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  • Excerpt From: The Emperors and the Jews. Mosaica Press (2019)

Vespasian


Born 9ce - died 79ce

Reign 69-79 ce


By way of background: Titus Flavius Vespasianus, known as Vespasian, was born in 9 AD in Reate (Rieti), northwest of Rome.


He had a successful military career,

commanding the second legion in the invasion of Britain in 43 ce and conquering the south west of England. He later rose in the senate to become consul in 51 ce and governor of Africa a decade later. He became a trusted aide of the emperor Nero and was put in charge of the suppression of the Jewish Revolt (66 ce - 70 ce).


His efforts succeeded and by 68 AD, most of Judaea was recovered by Rome, although Jerusalem remained to be taken.


The claim is raised that Vespasian’s moves in Eretz Yisroel were influenced not only by

military objectives but also from a calculation aimed at increasing his chances to become

emperor.


It is claimed that Nero underestimated Vespasian, whose next moves indicate that he

already had his eyes set on something bigger than the Judaean campaign. In the winter of

67-68 CE, Jerusalem was immersed in a civil war between rebel factions that weakened

the defense of the city. This would have been the best time for an assault, but Vespasian

refrained from an action that would have ended his position as leader of the Roman army

in the east too quickly. Instead, Vespasian used this opportunity to restore his public

name, win influence, and acquire financial support for political and military moves which

he planned in Rome.


Vespasian was biding his time and awaiting the right moment. Such a moment arrived in the years 68-69 CE, during the Roman civil war, which is known (in modern historiography) as the “Year of the Four Emperors.” Emperor Nero committed suicide and Rome sank into turmoil.


During a single year, three different generals rose to power in Rome and were put down by bloody military coups, until the fourth, Vespasian, prevailed. Vespasian was declared Emperor by the Roman legions stationed in the East after he secured the support of the Roman governors of Syria and Egypt. This support resulted from Vespasian’s machinations during his time in Judaea.


The reign of Nero and the Year of the Four Emperors was characterized by Roman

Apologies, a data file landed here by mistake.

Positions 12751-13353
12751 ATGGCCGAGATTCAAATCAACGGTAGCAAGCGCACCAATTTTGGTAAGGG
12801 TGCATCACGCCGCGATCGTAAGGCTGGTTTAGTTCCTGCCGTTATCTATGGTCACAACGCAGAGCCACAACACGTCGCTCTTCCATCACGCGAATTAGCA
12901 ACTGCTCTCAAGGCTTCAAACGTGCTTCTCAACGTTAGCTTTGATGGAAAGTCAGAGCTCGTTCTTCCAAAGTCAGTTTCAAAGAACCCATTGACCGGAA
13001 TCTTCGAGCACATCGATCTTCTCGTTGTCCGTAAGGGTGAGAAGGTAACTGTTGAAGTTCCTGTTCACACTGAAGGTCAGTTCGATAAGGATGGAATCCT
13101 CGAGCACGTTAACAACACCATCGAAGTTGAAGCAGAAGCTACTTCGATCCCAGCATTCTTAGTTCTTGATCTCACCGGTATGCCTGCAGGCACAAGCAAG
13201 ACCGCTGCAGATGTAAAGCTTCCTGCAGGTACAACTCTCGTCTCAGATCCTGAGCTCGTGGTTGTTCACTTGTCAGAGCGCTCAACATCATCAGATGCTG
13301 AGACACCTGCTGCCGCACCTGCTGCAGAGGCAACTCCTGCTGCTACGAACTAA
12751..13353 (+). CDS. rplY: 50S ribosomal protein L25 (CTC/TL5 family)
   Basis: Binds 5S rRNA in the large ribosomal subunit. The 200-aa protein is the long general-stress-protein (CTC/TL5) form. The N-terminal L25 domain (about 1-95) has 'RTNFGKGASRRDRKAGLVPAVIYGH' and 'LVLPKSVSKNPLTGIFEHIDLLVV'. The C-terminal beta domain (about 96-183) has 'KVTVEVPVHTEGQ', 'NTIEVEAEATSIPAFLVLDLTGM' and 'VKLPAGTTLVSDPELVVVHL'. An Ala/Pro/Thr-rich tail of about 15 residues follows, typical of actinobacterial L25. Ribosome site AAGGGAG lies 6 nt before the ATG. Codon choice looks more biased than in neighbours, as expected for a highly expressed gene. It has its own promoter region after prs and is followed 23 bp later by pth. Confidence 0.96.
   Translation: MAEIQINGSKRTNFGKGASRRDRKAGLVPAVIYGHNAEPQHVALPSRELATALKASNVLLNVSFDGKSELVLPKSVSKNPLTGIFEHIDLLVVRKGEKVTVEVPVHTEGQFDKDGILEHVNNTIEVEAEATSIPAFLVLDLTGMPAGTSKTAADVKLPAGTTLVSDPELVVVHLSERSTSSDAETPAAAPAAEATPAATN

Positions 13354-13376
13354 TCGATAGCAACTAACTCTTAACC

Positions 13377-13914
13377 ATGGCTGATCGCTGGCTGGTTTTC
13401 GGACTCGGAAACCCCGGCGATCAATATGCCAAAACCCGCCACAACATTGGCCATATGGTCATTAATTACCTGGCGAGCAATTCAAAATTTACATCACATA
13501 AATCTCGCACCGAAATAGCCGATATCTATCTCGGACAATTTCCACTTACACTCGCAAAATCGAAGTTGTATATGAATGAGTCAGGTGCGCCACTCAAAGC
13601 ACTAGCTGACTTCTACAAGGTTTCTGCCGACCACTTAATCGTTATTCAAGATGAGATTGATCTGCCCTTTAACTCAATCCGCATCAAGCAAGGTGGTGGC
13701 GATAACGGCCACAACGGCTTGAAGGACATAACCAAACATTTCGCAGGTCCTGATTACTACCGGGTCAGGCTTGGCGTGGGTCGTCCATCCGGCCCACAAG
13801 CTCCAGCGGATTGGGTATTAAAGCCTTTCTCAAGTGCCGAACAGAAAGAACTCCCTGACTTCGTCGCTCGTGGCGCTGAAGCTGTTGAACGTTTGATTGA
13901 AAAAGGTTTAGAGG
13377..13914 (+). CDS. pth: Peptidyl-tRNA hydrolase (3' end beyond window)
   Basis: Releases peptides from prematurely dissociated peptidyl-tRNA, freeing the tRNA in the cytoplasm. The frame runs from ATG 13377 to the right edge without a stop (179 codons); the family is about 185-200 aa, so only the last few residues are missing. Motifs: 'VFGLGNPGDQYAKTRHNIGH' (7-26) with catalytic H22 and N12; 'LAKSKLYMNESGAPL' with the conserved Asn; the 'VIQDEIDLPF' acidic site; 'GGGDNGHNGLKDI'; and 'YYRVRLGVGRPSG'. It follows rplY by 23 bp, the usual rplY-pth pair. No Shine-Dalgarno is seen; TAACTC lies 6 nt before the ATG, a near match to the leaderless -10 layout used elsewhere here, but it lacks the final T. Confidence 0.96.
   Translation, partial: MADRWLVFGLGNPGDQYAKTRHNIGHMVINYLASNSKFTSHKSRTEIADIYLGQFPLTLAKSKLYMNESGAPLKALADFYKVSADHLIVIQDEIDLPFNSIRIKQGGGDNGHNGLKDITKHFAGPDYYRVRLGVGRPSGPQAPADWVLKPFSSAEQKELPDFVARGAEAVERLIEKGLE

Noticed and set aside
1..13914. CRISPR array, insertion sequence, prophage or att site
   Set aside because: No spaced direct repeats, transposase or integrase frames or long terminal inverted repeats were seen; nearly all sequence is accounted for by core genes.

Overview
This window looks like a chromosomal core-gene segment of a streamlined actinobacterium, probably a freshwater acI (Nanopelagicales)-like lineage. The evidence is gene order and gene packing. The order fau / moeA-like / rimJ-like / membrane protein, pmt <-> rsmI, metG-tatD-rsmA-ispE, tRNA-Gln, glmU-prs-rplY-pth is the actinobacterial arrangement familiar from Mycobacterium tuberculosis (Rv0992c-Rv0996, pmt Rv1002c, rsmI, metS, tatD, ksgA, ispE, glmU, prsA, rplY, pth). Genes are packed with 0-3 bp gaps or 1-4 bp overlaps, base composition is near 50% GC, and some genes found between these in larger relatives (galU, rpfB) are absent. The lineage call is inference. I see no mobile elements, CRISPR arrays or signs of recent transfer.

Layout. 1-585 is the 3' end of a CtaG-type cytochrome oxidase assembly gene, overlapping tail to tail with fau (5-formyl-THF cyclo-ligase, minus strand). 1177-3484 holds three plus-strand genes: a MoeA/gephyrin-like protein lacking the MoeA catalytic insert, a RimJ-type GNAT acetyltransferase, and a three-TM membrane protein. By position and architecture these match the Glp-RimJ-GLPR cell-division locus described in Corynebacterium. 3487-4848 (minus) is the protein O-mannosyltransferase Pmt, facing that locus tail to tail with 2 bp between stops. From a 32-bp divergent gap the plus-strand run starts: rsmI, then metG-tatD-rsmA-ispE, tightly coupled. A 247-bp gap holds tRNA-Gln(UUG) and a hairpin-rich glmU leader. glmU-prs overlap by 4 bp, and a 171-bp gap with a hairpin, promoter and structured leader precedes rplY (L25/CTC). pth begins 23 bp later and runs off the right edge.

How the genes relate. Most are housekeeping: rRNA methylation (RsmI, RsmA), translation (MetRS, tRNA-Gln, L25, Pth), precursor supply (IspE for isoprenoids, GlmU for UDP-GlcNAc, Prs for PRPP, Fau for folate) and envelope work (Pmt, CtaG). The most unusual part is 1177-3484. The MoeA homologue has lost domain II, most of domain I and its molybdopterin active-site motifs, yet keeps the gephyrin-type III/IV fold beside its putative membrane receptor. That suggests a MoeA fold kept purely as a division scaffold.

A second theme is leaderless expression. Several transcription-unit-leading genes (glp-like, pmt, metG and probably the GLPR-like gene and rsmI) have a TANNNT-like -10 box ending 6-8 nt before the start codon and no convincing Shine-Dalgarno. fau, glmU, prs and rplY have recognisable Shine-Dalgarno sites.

historians for its extreme instability.


Therefore, it is claimed that Vespasian's major objectives during his reign were to restore

Rome's finances after Nero's wasteful reign, to restore discipline in the army after the

civil wars and to ensure the succession of his son Titus. He was successful in all three.

The immunity from taxation that Nero had given to the Greeks was revoked, and the

Coliseum was begun in Rome with spoils from the conquest of Jerusalem.


Roman historian Gaius Suetonius Tranquillus (69 –122) sets the scene of Rome during

the reign of Vespasian: The empire, which for a long time had been unsettled and, as it

were, drifting, through the usurpation and violent death of three emperors, was at last

taken in hand and given stability by the Flavian family. This house was, it is true, obscure

and without family portraits, yet it was one of which our country had no reason whatever

to be ashamed…


In other matters he was unassuming and lenient from the very beginning of his reign until

its end, never trying to conceal his former lowly condition, but often even parading it.

There had spread over all the Orient an old and established belief, that it was fated at

that time for men coming from Judaea to rule the world. This prediction, referring to the

emperor of Rome, as afterwards appeared from the event, the people of Judaea took to

themselves; accordingly they revolted and after killing their governor, they routed the

consular ruler of Syria as well, when he came to the rescue, and took one of his eagles.

Since to put down this rebellion required a considerable army with a leader of no little

enterprise, yet one to whom so great power could be entrusted without risk, Vespasian

was chosen for the task, both as a man of tried energy and as one in no wise to be feared

because of the obscurity of his family and name.  

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